Diwali, the Festival of Lights, was celebrated through poetry and dance by many of our students of Indian heritage. Students practiced a traditional piece of choreography, crafted marigolds in Art, sand-painted our steps with traditional celebratory designs, and created a delicious menu for all to eat!

Dia de los Muertos (Day of the Dead), a Mexican celebration of the lives of deceased ancestors and friends, was discussed in Spanish class grades K-4. The learning extended to a beautiful altar that was adorned with photos, artifacts, and various class-made projects.

“Hearing my grandmother play the piano in India made me want to play just like her.”

“Here’s a quote from one of my favorite authors…”

“My cousin, once removed, made really cool things with Legos, and I wanted to be just like him.”

This is not just a leadership opportunity for the oldest girls in our division, it’s also a way to connect with and possibly inspire someone else. We all add another page to our 4th grade stories with each VIP presentation.

We are learners, too! 

To round out the culturally rich month of October, our faculty and staff were intellectually challenged by our assigned summer text, Americanah by Chimamanda Ngozi Adichie (pronounced: Chim-muh-MAHN-duh en-GOH-zee ah-DEECH-ee-ay). The book was chosen to point a keen eye at cultural competency as we embark on our Global Citizenship Program, led by Marisa Bellingrath and Dan Polk. On Halloween, the Museum of the African Diaspora and the California Historical Society were the setting for a rich discussion of our various reactions, connections, and questions that poured out of the book and into discussions across divisions and disciplines. As if that was not enough, we were able to Skype with the author and ask questions that helped further our understanding of the text as well as the author’s experience growing up in Nigeria and in the United States.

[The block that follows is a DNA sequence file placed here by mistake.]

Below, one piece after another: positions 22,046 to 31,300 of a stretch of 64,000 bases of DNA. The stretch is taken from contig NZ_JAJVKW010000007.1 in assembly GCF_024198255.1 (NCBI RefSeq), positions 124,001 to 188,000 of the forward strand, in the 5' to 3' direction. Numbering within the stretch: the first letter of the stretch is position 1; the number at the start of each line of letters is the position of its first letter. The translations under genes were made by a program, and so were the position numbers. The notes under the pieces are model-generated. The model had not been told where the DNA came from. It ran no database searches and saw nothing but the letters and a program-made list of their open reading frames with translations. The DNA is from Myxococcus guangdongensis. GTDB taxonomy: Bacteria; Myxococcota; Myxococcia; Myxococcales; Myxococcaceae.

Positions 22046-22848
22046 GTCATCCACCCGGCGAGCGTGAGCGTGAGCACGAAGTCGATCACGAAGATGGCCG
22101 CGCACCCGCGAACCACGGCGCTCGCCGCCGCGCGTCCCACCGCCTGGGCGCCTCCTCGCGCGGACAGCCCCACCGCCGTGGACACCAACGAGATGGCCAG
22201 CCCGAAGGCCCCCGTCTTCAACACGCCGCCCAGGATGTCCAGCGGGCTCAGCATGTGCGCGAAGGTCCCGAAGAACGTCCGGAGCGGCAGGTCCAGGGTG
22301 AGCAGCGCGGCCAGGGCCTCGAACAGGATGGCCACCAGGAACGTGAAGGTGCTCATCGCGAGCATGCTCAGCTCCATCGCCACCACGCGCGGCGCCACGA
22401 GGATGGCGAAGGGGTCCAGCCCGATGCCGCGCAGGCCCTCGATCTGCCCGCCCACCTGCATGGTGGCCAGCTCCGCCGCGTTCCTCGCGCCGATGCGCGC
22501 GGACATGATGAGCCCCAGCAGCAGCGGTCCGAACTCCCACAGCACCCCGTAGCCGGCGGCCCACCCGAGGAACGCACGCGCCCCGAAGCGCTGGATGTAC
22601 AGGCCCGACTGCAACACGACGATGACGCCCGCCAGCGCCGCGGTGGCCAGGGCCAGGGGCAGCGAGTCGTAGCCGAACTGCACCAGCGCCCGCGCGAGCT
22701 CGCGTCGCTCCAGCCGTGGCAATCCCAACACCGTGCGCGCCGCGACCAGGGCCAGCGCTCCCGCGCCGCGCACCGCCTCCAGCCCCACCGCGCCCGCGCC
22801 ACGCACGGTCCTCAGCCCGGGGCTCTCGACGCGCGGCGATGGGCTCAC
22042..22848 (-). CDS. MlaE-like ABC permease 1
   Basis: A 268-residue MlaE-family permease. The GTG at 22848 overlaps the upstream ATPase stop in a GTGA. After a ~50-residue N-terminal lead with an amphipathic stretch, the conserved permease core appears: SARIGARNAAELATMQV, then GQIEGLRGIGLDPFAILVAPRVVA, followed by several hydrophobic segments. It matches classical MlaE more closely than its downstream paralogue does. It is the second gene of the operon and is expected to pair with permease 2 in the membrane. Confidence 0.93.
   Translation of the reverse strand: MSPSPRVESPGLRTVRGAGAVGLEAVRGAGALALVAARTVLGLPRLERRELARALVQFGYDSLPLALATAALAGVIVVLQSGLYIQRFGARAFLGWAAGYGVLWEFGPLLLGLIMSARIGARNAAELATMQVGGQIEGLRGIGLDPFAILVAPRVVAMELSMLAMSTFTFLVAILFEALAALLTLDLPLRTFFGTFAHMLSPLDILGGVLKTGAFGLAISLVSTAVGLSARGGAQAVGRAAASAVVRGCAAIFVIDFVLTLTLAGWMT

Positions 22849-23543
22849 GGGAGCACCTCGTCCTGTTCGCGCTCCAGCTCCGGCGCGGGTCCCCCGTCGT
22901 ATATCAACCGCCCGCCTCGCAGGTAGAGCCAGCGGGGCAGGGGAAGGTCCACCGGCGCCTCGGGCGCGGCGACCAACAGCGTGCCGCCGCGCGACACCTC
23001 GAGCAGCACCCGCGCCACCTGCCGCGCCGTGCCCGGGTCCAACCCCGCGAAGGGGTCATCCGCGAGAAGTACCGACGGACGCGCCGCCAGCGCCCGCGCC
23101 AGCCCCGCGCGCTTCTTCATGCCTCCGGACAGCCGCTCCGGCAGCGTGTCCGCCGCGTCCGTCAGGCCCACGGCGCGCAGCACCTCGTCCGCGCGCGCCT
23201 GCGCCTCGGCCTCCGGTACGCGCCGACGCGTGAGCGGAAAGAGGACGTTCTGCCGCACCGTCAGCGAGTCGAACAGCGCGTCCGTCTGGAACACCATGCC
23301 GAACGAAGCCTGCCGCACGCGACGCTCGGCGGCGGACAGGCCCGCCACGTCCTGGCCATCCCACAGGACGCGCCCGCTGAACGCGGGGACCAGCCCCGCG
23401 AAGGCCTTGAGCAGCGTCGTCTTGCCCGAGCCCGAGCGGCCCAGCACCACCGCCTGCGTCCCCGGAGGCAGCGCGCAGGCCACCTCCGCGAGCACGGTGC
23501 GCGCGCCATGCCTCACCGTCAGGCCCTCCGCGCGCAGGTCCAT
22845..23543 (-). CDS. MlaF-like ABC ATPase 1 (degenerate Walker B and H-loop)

I feel honored to be a part of a Culturally Aware community that Comes Together to Unify our experiences Successfully.

Continued Ed….

Ms. Ngozi Adichie talks about the “Danger of a Single Story” in this brilliant TED Talk.

On the Wall

Over the summer I walked the quiet halls of Hamlin, learning my route to and from my office and exploring the twists and turns of Stanwood Hall. The maze to McKinne was accompanied by the various NPR programs that Gabby Cobar, our HUB faculty member and resident muralist, listened to as she created the mural outside of our 1st and 2nd grade classrooms. Gabby was commissioned to beautify the once bare wall that was the lackluster view of 4 of our classrooms on the 2nd floor. The goal was to create a visually inspiring and aesthetically pleasing mural. The Creed would be seen throughout and our girls would see an image of themselves reflected in their environment. In the spring, Gabby presented designs to our students and the girls voted on what they thought would best represent the Hamlin experience. In Ms. Cobar’s own words she says,

“In Our Nature is what the mural is titled. It is a place that is quiet and safe, where imagination, curiosity, and courage flourish. I believe that represents what happens in Hamlin and the kind of girls that fill the school. I wanted something where the girls could imagine themselves in. I wanted to create something rather surreal, beautiful and a little strange without having it be a distraction to the students during class.”